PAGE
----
Regardless of the type of onychoheterotopia, the standard treatment is surgical excision of the ectopic nail including the ectopic matrix, followed by primary closure of the defect. We resorted to the same in our patient who was much distressed as this ectopic appendage interfered with his handling of tools. A large defect may require flap reconstruction.[4] Fortunately in our case, ectopic matrix was superficially placed as well as adequately exposed after nail avulsion, enabling chemical matricectomy and simultaneous reconstruction of the PNF cover over the normal nail plate. The PNF has an important role in ensuring a shiny surface of the nail plate as well as the formation of the cuticle; thus, it was important to preserve it completely. At times, a partial matricectomy may result in a recurrence of ectopic nail, even if in the form of spicules. Our case had no such recurrence over the ensuing 6-month period.

   Conclusion Top

Complete avulsion of the ectopic nail along with total ectopic matricectomy, while preserving the normal nail matrix and PNF, is important for the prevention of recurrence and maintaining cosmesis in cases with ectopic nail. Our report serves to highlight the usefulness of this approach.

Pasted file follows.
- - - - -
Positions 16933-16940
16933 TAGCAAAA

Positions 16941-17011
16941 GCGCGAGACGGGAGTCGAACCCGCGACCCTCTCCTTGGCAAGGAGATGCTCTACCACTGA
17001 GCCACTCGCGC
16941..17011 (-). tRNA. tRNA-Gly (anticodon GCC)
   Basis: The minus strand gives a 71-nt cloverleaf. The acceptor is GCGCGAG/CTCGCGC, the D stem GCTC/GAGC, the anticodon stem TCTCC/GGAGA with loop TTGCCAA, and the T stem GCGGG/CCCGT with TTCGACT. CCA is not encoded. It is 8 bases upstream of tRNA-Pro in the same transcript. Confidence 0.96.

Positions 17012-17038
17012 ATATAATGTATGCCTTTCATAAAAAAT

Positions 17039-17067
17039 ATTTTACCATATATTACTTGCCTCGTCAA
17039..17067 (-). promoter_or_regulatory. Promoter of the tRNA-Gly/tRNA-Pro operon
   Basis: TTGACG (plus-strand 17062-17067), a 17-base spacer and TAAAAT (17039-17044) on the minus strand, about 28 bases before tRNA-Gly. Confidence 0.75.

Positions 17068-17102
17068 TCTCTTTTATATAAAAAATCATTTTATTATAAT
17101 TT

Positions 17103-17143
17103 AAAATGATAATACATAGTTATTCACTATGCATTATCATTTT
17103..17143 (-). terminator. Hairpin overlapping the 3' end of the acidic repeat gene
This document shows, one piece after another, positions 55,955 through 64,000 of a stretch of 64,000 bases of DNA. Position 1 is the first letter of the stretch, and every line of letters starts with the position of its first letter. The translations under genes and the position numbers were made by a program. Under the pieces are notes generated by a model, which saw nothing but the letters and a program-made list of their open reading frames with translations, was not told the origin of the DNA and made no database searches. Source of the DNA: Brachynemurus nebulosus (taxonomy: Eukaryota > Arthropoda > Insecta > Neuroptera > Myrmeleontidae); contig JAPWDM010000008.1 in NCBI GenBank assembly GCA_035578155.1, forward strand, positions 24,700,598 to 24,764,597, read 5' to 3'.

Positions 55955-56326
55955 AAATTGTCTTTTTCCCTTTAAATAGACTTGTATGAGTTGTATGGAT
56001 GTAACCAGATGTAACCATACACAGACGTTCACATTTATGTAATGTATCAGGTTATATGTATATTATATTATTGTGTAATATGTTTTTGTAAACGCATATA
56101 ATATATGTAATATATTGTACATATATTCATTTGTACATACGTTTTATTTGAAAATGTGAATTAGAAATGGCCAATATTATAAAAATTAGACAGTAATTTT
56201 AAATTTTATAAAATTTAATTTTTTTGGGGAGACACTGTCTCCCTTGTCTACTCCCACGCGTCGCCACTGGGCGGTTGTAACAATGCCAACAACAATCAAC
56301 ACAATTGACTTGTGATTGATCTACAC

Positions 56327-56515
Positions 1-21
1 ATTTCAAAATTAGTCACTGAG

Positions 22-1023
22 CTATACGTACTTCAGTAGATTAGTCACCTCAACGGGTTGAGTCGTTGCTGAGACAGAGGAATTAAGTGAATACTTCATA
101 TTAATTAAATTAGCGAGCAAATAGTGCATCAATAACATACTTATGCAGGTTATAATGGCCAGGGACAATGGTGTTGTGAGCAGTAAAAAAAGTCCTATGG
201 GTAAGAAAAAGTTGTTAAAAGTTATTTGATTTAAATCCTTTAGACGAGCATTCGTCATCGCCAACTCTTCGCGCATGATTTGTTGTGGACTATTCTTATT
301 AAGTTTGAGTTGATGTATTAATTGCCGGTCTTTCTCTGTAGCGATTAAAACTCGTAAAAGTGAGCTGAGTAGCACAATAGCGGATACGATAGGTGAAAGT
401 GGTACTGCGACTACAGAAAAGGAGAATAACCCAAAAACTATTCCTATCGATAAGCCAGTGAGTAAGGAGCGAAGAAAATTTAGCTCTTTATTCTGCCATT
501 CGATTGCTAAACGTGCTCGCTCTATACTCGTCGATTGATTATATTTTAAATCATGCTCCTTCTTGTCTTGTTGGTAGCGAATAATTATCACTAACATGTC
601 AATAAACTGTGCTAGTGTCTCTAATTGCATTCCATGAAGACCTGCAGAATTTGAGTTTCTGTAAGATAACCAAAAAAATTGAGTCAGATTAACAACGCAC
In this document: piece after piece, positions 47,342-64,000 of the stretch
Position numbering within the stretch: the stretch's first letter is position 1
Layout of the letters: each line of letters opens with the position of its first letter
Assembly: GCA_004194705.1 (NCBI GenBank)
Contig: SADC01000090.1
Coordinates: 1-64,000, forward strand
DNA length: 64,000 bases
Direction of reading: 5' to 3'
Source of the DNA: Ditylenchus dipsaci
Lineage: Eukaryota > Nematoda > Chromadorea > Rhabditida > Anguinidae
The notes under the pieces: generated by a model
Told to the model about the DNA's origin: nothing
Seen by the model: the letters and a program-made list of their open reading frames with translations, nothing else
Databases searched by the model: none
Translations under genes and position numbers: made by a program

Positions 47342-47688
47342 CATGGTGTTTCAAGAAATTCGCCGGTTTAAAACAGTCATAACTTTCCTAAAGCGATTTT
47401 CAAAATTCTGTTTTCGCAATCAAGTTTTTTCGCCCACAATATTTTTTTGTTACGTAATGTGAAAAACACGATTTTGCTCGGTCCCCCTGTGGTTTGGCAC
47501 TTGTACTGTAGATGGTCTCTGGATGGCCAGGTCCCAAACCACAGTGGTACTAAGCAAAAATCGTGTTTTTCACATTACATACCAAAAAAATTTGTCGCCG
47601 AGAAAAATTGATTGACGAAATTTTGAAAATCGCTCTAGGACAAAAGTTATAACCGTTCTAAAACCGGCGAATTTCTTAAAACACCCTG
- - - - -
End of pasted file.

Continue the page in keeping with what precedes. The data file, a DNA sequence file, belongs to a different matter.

Declaration of patient consent

The authors certify that they have obtained all appropriate patient consent forms. In the form the patient(s) has/have given his/her/their consent for his/her/their images and other clinical information to be reported in the journal. The patients understand that their names and initials will not be published and due efforts will be made to conceal their identity, but anonymity cannot be guaranteed.

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Conflicts of interest

There are no conflicts of interest.

   References Top

Riaz F, Rashid RM, Khachemoune A. Onychoheterotopia: pathogenesis, presentation, and management of ectopic nail. J Am Acad Dermatol 2011;11:161-6.  Back to cited text no. 1
Kopera D, Soyer HP, Graz HK. Ectopic calcaneal nail. J Am Acad Dermatol 1996;11:484-5.  Back to cited text no. 2
Mahdi S, Beardsmore J. Post-traumatic double fingernail deformity. J Hand Surg Br 1997;11:752-3.  Back to cited text no. 3
Ena P, Mazzarello V, Dessy LA. Ectopic plantar nail: a report of two cases. Br J Dermatol 2003;11:1071-4.  Back to cited text no. 4
Grover C. Why do nails grow vertically? Indian Dermatol Online J 2015;11:289-91.  Back to cited text no. 5
Rajashekar M, Bhandary S, Shenoy M, Sali AR. Post traumatic ectopic nail. J Postgrad Med 2006;11:218.  Back to cited text no. 6
Hwang SM, Cho KH, Kim HD, Jung YH, Kim HI. Posttraumatic ectopic nail. Arch Plast Surg 2013;11:793-4.  Back to cited text no. 7

Correspondence Address:
Chander Grover
Department of Dermatology and STD, Dilshad Garden, Delhi-110095
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Source of Support: None, Conflict of Interest: None

DOI: 10.4103/JCAS.JCAS_84_18